While the intense character drama drove the narrative, I felt that the plot was a little inconsistent. I enjoyed the smuggling and the politics between the different worlds. I also enjoyed that the smugglers were the connections in some sense between the worlds as they all slowly began to close their borders. My biggest issue with the plot was its sense of scale. The amount of destruction that occurs alongside the family drama felt unreal and made some of the arguments the Kaisers had a little garish and cartoonish. Pair that with the fact that a lot of it happened off-screen (for reasons that are apparent within the story that I want to avoid spoilers) also diminished the attachment. Merbeth did a good job in terms of set up and in explaining why the different members of the family would be affected by the events in the way that they were, but the events just felt too big. The planets, while fairly fleshed out, did not have a sense of scale. With the family drama in the forefront, it was hard to appreciate the threat, and just how much of an effect it had, and how the Kaisers were involved. I enjoyed the story and plotting of events in general, but I felt that some of the consequences were too big for a small family of smugglers.

In the end, I had a blast with Fortuna. It was a good ride with a lot of heart, and heavy family drama that felt well built within a well-realized world. The characters were likeable in the long run and felt distinct despite their rough beginnings. The book had its inconsistencies, but like its characters, the better qualities shone all the brighter because of it. I am definitely looking forward to the next book in the series. If you are looking for a small-scale drama among the stars with heavy consequences, then Fortuna by Kristyn Merbeth is for you.

Rating: Fortuna – 8.0/10
-Alex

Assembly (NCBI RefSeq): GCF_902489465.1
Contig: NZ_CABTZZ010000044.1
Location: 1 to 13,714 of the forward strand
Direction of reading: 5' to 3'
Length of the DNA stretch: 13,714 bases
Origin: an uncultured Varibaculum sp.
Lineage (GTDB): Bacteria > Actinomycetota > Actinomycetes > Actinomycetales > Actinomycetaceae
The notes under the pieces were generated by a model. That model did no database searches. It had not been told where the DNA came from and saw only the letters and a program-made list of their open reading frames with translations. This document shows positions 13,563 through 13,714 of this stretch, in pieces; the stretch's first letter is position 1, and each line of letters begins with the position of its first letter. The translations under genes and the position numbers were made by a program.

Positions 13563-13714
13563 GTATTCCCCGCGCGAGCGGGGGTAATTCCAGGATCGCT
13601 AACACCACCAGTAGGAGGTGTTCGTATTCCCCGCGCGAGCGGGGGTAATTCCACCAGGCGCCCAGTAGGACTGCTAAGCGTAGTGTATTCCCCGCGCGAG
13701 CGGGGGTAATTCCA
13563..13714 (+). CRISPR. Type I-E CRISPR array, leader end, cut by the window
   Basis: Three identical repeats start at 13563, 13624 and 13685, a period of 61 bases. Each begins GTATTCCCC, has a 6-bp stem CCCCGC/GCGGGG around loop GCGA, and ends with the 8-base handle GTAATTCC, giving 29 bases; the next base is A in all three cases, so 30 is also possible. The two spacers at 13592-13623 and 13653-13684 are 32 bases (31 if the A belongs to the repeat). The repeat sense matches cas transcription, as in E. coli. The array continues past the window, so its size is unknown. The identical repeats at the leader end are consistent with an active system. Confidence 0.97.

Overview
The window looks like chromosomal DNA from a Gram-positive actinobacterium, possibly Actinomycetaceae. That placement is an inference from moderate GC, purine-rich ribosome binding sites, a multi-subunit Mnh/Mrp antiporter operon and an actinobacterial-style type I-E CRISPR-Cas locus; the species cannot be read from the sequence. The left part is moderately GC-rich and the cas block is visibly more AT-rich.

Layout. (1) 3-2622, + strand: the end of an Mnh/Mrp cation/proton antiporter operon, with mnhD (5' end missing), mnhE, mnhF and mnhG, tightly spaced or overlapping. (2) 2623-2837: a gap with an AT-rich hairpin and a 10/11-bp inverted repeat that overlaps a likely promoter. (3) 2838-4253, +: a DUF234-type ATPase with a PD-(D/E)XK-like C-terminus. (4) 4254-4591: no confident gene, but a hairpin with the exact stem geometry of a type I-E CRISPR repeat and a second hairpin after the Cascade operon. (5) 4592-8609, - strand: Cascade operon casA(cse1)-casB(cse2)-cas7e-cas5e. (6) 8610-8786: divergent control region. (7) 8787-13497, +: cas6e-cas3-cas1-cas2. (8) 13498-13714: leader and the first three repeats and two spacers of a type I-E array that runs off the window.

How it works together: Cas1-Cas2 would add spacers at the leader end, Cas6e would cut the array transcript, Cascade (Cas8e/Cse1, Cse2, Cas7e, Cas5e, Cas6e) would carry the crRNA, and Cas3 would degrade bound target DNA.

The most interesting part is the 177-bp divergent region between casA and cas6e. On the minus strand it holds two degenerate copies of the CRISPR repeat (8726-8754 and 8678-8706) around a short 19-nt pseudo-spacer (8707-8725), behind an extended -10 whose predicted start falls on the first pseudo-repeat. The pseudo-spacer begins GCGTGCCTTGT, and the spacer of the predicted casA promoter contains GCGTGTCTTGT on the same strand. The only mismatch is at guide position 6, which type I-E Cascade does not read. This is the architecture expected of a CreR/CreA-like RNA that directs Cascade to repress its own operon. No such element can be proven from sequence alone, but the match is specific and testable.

Ormeshadow – A Little Slice Of Life

712zdrcfehlPriya Sharma’s Ormeshadow overflows with dark family secrets, generations of lore, and tragedy. Sharma has a knack for pitting characters against one another with beautifully selected words. Ormeshadow reads like a wood-carving: Sharma removes all the excess material and presents a pristine, sharp product that feels at once succinct and sprawling.

Gideon Belman’s life completely changes when his father, John, ushers the family to Ormeshadow farm on the heels of his failure as a scholar in Bath. The land rests near the Orme–a sleeping dragon, as legend puts it, upon whose back the land has grown. John regales young Gideon with tales of the dragon and his family’s inextricable ties to it. John’s wife, Clare, tolerates the stories. Ormeshadow is tended by John’s brother Thomas, a rugged farmhand supported by his wife Maud, his boys Peter and Samuel, and his daughter Charity. The reunion dredges up years of resentment and hatred, and Gideon is thrust against his wishes into a life that seems intent on dragging him into madness and cruelty.

A true novella, Ormeshadow reads at a brisk pace, following Gideon’s life after the move and skipping years of time. Sharma’s chapters are snapshots in time, and the blanks she leaves can be easily filled in by imaginative readers. It’s almost like a series of vignettes, each serving a simple purpose: to tell us how Gideon has coped with the innumerable tragedies that befall him in Ormeshadow. The short length serves to better the book by quickly leading the reader to new, darker territory with every turn of the page.

The plot itself could be described as predictable (and probably has been described that way by some). However, when a predictable plot point was finally revealed, I felt spurred on by it, rather than hindered. Sharma’s characters are so believable that I became ravenous for more detail. To experience the characters dealing with their struggles is the heart of the story. Moments of realization and heartbreak abound, but they’re overshadowed by the subtler character moments that follow. Peppered throughout the book are the stories of the Orme and how it came to be. These stories lend mystical context to the modern-day goings-on in the tale, and they’re the cherry on top of the Sharma’s prosaic cake.

All that said, if you read Ormeshadow for any reason, let it be the prose. Sharma writes with a lyricism and brevity reminiscent of McCarthy’s The Road. She says what must be said, and she does it with remarkable verbal grace. Simple, accessible, and beautiful descriptions lie on every page, and it’s a wonder to behold.